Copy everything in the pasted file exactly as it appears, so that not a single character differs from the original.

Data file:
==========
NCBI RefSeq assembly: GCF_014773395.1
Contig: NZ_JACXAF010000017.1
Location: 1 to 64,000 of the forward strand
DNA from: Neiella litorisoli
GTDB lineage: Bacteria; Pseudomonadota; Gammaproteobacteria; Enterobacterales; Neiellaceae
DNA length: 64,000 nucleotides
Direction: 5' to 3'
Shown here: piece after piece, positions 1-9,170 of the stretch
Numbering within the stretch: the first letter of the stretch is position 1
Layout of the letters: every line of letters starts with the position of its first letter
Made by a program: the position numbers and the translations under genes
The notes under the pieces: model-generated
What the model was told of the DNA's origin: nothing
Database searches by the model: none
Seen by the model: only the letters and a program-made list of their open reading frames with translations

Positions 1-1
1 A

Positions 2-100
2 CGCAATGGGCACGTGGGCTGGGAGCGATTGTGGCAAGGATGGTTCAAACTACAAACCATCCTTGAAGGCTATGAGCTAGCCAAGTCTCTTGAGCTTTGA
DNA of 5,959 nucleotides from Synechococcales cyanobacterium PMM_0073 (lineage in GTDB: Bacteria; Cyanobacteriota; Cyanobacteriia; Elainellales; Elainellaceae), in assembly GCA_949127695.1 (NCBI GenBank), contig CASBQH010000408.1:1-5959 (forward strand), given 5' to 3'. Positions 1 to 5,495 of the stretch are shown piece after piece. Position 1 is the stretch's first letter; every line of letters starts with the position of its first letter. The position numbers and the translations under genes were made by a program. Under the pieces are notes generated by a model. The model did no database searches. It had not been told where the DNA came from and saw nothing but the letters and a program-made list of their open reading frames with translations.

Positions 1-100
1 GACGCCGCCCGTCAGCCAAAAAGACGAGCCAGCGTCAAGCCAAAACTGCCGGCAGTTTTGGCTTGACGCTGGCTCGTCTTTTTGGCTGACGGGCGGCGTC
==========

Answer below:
NCBI RefSeq assembly: GCF_014773395.1
Contig: NZ_JACXAF010000017.1
Location: 1 to 64,000 of the forward strand
DNA from: Neiella litorisoli
GTDB lineage: Bacteria; Pseudomonadota; Gammaproteobacteria; Enterobacterales; Neiellaceae
DNA length: 64,000 nucleotides
Direction: 5' to 3'
Shown here: piece after piece, positions 1-9,170 of the stretch
Numbering within the stretch: the first letter of the stretch is position 1
Layout of the letters: every line of letters starts with the position of its first letter
Made by a program: the position numbers and the translations under genes
The notes under the pieces: model-generated
What the model was told of the DNA's origin: nothing
Database searches by the model: none
Seen by the model: only the letters and a program-made list of their open reading frames with translations

Positions 1-1
1 A

Positions 2-100
2 CGCAATGGGCACGTGGGCTGGGAGCGATTGTGGCAAGGATGGTTCAAACTACAAACCATCCTTGAAGGCTATGAGCTAGCCAAGTCTCTTGAGCTTTGA
DNA of 5,959 nucleotides from Synechococcales cyanobacterium PMM_0073 (lineage in GTDB: Bacteria; Cyanobacteriota; Cyanobacteriia; Elainellales; Elainellaceae), in assembly GCA_949127695.1 (NCBI GenBank), contig CASBQH010000408.1:1-5959 (forward strand), given 5' to 3'. Positions 1 to 5,495 of the stretch are shown piece after piece. Position 1 is the stretch's first letter; every line of letters starts with the position of its first letter. The position numbers and the translations under genes were made by a program. Under the pieces are notes generated by a model. The model did no database searches. It had not been told where the DNA came from and saw nothing but the letters and a program-made list of their open reading frames with translations.

Positions 1-100
1 GACGCCGCCCGTCAGCCAAAAAGACGAGCCAGCGTCAAGCCAAAACTGCCGGCAGTTTTGGCTTGACGCTGGCTCGTCTTTTTGGCTGACGGGCGGCGTC